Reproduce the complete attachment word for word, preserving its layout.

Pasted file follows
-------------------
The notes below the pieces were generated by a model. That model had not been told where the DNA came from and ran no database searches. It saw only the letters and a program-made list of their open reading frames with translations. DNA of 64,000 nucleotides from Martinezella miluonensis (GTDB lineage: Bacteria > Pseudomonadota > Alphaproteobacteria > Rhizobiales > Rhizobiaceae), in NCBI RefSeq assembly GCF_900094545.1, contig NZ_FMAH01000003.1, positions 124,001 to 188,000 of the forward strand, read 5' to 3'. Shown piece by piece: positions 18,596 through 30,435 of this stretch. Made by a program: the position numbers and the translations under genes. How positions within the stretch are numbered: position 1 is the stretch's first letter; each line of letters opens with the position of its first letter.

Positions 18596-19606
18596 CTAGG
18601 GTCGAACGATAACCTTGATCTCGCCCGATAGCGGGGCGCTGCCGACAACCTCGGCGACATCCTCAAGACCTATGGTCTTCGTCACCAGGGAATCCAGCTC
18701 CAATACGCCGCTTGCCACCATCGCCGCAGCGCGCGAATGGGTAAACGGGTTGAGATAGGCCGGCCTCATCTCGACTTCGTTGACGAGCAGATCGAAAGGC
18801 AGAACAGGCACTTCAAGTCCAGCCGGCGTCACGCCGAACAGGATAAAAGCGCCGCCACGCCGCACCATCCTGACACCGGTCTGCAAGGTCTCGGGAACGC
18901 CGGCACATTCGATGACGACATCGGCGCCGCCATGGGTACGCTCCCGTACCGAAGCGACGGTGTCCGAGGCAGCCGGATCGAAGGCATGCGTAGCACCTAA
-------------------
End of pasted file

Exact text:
The notes below the pieces were generated by a model. That model had not been told where the DNA came from and ran no database searches. It saw only the letters and a program-made list of their open reading frames with translations. DNA of 64,000 nucleotides from Martinezella miluonensis (GTDB lineage: Bacteria > Pseudomonadota > Alphaproteobacteria > Rhizobiales > Rhizobiaceae), in NCBI RefSeq assembly GCF_900094545.1, contig NZ_FMAH01000003.1, positions 124,001 to 188,000 of the forward strand, read 5' to 3'. Shown piece by piece: positions 18,596 through 30,435 of this stretch. Made by a program: the position numbers and the translations under genes. How positions within the stretch are numbered: position 1 is the stretch's first letter; each line of letters opens with the position of its first letter.

Positions 18596-19606
18596 CTAGG
18601 GTCGAACGATAACCTTGATCTCGCCCGATAGCGGGGCGCTGCCGACAACCTCGGCGACATCCTCAAGACCTATGGTCTTCGTCACCAGGGAATCCAGCTC
18701 CAATACGCCGCTTGCCACCATCGCCGCAGCGCGCGAATGGGTAAACGGGTTGAGATAGGCCGGCCTCATCTCGACTTCGTTGACGAGCAGATCGAAAGGC
18801 AGAACAGGCACTTCAAGTCCAGCCGGCGTCACGCCGAACAGGATAAAAGCGCCGCCACGCCGCACCATCCTGACACCGGTCTGCAAGGTCTCGGGAACGC
18901 CGGCACATTCGATGACGACATCGGCGCCGCCATGGGTACGCTCCCGTACCGAAGCGACGGTGTCCGAGGCAGCCGGATCGAAGGCATGCGTAGCACCTAA